}

Too improve the performance of the engine, I decided to load and unload blocks of the game during runtime, this means that, in theory, the hitTest’s will run against a lot less objects at once.

To make the engine as versatile as possible, I needed to keep the level-data outside of the level-builder. So I created an object for each level that contains everything that isn’t considered static. This means that all blocks, backgrounds, texts, enemy-types and positions are saved in one large object per level. What you gain from separating the level logic from the level elements is that it’s easier to create and change levels, and you’ll be more confident that the rendering of the level will be same each time the game is being loaded. As a bonus to this approach is that it’s very easy to build a level-designer for the game, because the level objects can be created anywhere and then be loaded into the engine for rendering.

{
	// A static block (which is able to block player movement).
	// notice that the type of static blocks can change based on
	// css class
	left:0,
	top:448,
	type:'block darkbrick static'
},
{
	// A scenery item, fixed to the level, but non-interactable.
	// Notice that the type of scenery item can change based on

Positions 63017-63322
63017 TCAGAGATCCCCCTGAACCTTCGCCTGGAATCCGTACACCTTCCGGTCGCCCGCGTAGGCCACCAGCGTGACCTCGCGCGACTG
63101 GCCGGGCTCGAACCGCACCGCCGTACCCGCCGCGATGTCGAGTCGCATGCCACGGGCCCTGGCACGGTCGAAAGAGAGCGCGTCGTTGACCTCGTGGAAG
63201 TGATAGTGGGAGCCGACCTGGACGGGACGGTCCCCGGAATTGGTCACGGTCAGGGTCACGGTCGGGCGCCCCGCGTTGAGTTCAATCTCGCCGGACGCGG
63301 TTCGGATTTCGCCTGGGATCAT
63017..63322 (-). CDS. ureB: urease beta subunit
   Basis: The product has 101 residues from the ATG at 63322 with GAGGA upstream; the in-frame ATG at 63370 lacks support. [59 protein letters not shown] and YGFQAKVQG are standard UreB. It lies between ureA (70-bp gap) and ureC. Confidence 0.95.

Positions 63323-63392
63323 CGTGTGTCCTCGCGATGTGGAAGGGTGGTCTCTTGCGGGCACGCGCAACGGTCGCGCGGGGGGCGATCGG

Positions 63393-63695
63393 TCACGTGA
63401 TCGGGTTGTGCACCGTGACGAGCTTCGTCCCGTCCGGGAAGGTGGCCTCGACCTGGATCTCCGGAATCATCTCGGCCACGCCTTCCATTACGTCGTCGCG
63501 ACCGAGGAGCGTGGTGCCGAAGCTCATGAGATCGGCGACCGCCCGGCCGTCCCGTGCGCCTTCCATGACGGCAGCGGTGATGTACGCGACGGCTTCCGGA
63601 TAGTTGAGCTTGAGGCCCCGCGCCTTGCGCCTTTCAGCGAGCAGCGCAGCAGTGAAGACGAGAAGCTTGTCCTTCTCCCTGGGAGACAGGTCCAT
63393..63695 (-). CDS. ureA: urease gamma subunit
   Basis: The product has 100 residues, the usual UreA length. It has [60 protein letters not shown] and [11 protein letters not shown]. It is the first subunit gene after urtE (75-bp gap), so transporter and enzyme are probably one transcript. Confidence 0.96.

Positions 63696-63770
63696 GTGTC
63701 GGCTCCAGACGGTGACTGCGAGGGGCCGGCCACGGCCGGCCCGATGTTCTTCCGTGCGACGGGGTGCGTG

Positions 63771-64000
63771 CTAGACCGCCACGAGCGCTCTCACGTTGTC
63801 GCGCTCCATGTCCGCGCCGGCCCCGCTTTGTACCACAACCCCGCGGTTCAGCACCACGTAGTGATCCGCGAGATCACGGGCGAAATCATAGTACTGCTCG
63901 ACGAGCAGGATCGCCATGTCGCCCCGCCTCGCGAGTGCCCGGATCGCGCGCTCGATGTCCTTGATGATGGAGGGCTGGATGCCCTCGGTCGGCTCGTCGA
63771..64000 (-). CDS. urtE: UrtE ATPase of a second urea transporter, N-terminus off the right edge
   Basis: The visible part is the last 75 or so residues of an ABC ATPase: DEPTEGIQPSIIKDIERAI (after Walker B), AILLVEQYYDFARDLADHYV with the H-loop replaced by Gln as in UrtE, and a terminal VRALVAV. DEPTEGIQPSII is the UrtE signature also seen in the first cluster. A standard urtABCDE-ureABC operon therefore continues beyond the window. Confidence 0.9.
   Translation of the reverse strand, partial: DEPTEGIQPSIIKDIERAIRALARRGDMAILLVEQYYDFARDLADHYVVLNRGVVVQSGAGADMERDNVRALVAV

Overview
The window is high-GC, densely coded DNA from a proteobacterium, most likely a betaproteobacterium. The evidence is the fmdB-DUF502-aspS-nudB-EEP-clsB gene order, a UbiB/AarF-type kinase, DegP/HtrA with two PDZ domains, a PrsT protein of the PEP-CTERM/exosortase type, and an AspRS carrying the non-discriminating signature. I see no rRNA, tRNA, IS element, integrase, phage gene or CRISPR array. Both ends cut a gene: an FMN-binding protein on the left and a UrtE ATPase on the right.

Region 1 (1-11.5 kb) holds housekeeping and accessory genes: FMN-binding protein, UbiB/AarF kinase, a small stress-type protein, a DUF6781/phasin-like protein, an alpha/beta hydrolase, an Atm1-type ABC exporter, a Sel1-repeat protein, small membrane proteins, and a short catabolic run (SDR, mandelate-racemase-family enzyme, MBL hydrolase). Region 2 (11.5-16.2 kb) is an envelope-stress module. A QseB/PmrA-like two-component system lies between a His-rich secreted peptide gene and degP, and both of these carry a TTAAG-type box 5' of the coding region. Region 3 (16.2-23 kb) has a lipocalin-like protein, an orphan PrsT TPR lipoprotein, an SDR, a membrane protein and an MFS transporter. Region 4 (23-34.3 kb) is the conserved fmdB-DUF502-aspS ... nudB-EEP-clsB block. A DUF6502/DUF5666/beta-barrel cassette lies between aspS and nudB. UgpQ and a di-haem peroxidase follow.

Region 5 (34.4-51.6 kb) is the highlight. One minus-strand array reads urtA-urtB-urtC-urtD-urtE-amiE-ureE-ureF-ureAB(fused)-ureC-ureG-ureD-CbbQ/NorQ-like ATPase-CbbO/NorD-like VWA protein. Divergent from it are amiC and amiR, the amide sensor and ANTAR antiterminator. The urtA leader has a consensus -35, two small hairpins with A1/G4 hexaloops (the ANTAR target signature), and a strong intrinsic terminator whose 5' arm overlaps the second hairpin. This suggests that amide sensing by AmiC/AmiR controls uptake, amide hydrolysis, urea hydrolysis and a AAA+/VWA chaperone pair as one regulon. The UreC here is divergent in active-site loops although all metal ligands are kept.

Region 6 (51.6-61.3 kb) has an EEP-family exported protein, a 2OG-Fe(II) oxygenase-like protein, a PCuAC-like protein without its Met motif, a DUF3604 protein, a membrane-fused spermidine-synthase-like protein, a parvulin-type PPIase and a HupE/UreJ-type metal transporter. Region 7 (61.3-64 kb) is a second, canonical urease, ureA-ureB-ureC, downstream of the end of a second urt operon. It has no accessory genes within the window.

// css class
	left:2176,
	top:265,
	type:'sceneryItem christmasTreeLarge'
},
{
	// A gift package that the player is able to pick up
	left:320,
	top:416,
	type:'giftPackage'
},
{
	// An enemy, spawn position is set (but the object will move later).
	// Notice that the type of enemy can change based on
	// css class
	left:640,
	top:384,
	type:'enemy green'
},

Physics engine

This part I also opted for a seemingly simple idea, yet it’s sadly quite expensive resource wise. What I do is I check what state the player currently is in, e.g. if the player jumps, ignore all physics while player is going upward (except if the player hits something going up, then cancel the jump sequence). Once the upwards movement stops, the player should start falling. I’ve applied the same concept as I do when moving the player sideways. I just increment on the css-top property, and every time I increment I check if the player is hitting something. If it hits something, the gravity “stops”. The physic engine is applied on the player object and is constantly polled via a setInterval (this interval should be faster then the movement interval).

Enemies